The video games industry is one of the fastest growing branches of industry, reaching revenues comparable to (or even surpassing, depending on the source) the 70 year older film industry. The growth was not free from turmoil, as the industry faced many disruptive changes, market crashes, fusions and takeovers. High development costs and fierce competition make video games a high-risk business. While it seems obvious that companies in such unstable environment should strive to achieve the highest quality of their products, the uniqueness, variety, complexity, and constant evolution of video games makes common definitions and models of quality difficult to apply. This article provides an overview of problems concerning the application of the term “quality”, it's frameworks and measurement methods to video games.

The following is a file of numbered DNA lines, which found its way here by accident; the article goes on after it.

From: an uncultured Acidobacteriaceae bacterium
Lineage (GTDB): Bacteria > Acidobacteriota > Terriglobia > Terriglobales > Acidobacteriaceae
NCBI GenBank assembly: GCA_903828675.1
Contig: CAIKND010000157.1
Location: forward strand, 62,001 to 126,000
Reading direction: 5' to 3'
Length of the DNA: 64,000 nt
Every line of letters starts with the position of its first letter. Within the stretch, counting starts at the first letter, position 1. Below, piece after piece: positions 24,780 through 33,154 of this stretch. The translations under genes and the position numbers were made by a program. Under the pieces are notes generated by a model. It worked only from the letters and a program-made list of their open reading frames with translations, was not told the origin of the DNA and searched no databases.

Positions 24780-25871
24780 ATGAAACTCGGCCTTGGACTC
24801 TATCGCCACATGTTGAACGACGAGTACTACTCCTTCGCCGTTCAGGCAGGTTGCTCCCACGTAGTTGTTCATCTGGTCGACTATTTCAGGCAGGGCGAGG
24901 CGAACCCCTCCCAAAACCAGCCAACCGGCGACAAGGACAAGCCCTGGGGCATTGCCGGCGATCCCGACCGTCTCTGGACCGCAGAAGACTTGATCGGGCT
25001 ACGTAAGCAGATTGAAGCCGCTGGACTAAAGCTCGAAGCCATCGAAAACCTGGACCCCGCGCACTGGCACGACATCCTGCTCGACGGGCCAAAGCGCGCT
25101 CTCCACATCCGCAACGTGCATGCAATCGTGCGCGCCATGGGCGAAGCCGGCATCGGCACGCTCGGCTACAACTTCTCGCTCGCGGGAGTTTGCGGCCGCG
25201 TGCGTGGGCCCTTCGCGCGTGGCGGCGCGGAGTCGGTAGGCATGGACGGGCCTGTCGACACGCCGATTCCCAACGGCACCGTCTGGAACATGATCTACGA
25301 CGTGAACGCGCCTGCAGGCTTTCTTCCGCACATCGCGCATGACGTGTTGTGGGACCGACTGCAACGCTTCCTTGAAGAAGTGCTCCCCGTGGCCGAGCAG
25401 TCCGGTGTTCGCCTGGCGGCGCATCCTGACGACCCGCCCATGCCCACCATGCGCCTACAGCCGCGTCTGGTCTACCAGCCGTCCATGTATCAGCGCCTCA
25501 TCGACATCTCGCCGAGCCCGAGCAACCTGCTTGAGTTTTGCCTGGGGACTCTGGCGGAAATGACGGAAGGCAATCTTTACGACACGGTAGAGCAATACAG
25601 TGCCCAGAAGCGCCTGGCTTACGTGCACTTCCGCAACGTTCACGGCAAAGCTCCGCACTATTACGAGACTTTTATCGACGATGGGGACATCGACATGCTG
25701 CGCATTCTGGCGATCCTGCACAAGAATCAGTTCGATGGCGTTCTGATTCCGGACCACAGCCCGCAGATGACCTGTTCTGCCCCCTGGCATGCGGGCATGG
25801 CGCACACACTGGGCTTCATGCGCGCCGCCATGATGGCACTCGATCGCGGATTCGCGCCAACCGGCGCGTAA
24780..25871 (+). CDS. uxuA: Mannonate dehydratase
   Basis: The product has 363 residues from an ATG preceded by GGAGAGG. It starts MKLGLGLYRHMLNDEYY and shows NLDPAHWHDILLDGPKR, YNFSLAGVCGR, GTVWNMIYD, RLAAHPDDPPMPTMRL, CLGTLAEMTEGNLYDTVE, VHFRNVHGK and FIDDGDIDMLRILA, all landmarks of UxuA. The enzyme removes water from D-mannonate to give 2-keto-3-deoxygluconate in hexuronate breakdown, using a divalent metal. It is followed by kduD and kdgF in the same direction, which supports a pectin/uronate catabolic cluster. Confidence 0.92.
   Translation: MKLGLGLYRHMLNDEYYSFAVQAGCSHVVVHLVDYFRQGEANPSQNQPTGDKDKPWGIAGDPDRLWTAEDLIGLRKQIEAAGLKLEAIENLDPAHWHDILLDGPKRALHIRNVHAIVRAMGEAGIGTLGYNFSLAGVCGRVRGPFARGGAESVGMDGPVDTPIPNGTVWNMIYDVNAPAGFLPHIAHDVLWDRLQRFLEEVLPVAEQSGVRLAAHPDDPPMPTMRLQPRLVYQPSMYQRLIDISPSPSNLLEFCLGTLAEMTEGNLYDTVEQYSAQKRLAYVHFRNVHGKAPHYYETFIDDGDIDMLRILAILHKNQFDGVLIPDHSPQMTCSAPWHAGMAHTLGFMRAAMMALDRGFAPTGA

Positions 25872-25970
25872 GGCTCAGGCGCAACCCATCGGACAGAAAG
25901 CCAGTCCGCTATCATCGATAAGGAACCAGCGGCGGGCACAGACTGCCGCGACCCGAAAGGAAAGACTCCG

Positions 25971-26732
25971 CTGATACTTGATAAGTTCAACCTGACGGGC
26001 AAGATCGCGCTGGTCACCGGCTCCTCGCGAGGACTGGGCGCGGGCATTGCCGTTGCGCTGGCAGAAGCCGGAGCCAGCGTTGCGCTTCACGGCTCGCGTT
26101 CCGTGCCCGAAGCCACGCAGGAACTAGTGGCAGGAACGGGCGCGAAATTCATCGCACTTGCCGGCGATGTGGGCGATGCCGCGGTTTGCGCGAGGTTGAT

Behaviour-Based Safety (BBS) is a popular approach to enhancing occupational safety, with many researchers reporting successes of implementing BBS programs. There are, however, studies that see this approach as illusory, bringing more harm than good. The first goal of this article is to present an overview of literature providing both evidence and elaboration of implementing BBS programs, highlighting both positive and negative views of the approach. The second goal is to discuss the perception of the method, based on a literature review and authors’ own research.